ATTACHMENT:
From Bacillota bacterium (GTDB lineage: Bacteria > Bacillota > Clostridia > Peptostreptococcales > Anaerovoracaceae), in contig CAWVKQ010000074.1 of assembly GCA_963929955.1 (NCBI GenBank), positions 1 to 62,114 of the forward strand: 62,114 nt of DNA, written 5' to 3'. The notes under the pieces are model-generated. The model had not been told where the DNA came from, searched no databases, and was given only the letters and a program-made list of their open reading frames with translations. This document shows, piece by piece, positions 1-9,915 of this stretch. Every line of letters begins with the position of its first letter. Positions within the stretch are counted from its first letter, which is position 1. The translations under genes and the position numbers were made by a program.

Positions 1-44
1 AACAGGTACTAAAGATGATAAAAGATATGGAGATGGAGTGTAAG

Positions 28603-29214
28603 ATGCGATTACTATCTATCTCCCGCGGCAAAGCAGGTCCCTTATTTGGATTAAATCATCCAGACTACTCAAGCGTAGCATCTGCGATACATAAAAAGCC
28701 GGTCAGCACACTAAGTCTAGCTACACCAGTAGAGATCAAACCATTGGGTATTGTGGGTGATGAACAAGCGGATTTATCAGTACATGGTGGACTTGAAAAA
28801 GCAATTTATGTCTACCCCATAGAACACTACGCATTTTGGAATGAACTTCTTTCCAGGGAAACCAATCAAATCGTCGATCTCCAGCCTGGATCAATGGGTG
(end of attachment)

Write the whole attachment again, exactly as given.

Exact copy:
From Bacillota bacterium (GTDB lineage: Bacteria > Bacillota > Clostridia > Peptostreptococcales > Anaerovoracaceae), in contig CAWVKQ010000074.1 of assembly GCA_963929955.1 (NCBI GenBank), positions 1 to 62,114 of the forward strand: 62,114 nt of DNA, written 5' to 3'. The notes under the pieces are model-generated. The model had not been told where the DNA came from, searched no databases, and was given only the letters and a program-made list of their open reading frames with translations. This document shows, piece by piece, positions 1-9,915 of this stretch. Every line of letters begins with the position of its first letter. Positions within the stretch are counted from its first letter, which is position 1. The translations under genes and the position numbers were made by a program.

Positions 1-44
1 AACAGGTACTAAAGATGATAAAAGATATGGAGATGGAGTGTAAG

Positions 28603-29214
28603 ATGCGATTACTATCTATCTCCCGCGGCAAAGCAGGTCCCTTATTTGGATTAAATCATCCAGACTACTCAAGCGTAGCATCTGCGATACATAAAAAGCC
28701 GGTCAGCACACTAAGTCTAGCTACACCAGTAGAGATCAAACCATTGGGTATTGTGGGTGATGAACAAGCGGATTTATCAGTACATGGTGGACTTGAAAAA
28801 GCAATTTATGTCTACCCCATAGAACACTACGCATTTTGGAATGAACTTCTTTCCAGGGAAACCAATCAAATCGTCGATCTCCAGCCTGGATCAATGGGTG